Transcranial Magnetic Stimulation
TMS for Complex Regional Pain Syndrome (CRPS)
About the Study
Stanford Systems and Neuroscience Pain Laboratory (SNAPL) has just launched a new study to test if Transcranial Magnetic Stimulation (TMS), a non-invasive brain stimulation technique, can reduce pain related to Complex Regional Pain Syndrome (CRPS) or Reflex Sympathetic Dystrophy (RSD).
TMS is FDA-approved to treat depression and is currently being researched for various other conditions. There is evidence to suggest that TMS can effectively treat certain types of pain and mood disorders. TMS uses a treatment coil placed over the head to administer brief magnetic pulses to a specific location to produce changes in the activity of neurons.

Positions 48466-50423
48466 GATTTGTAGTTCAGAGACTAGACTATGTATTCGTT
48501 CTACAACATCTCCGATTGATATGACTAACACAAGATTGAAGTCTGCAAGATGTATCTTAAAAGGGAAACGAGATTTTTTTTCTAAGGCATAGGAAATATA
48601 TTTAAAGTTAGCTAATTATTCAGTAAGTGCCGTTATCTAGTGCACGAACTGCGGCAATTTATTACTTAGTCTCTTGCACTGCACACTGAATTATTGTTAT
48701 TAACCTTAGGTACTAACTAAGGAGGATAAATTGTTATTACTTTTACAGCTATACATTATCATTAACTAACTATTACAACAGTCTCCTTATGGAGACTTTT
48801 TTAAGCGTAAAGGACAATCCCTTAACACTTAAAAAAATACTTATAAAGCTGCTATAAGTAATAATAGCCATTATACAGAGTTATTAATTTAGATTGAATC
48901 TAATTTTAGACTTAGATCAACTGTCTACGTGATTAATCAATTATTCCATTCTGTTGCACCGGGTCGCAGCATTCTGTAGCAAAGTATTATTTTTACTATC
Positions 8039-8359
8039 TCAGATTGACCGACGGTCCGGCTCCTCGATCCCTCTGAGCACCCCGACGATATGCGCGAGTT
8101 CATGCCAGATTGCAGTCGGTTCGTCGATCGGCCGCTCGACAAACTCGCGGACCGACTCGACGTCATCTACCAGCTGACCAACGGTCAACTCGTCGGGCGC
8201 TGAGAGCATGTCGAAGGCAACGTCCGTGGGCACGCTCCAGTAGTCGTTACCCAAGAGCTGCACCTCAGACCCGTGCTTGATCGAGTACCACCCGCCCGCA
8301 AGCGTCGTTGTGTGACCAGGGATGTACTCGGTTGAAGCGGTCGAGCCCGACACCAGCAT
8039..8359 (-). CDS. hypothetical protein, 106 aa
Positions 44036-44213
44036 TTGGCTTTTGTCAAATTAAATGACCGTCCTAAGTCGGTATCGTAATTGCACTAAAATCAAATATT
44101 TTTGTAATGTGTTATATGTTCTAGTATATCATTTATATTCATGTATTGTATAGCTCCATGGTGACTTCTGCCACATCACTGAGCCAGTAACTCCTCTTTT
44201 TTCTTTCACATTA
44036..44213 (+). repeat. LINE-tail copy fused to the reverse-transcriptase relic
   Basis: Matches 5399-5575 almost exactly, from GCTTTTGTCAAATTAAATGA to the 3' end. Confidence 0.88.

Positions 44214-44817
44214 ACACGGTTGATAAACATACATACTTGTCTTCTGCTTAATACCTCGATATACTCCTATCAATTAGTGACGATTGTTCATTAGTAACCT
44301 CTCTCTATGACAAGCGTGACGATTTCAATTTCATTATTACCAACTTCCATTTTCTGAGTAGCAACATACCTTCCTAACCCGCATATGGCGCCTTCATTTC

The duration of the study lasts up to 20 weeks and involves four in-person visits to the Stanford Pain Management Center in Redwood City, CA, in addition to weekly electronic questionnaires. Study procedures and TMS treatment are at no cost and participants will receive compensation for their time.
Any person with CRPS or RSD is eligible to participate in the treatment study, provided they:
- Are between the ages of 18 and 70.
- Are not pregnant or planning to become pregnant.
- Have had CRPS for at least 6 months.
- Have upper and/or lower extremity CRPS.
- Have been on stable treatment for 3 months.
- Have no history of epilepsy or seizures.
- Have no history of Neurologic illness or head injury.
- Have no metal devices, implants, or shrapnel near the head.
Frequently Asked Questions
For questions regarding participant’s rights, contact 1-866-680-2906.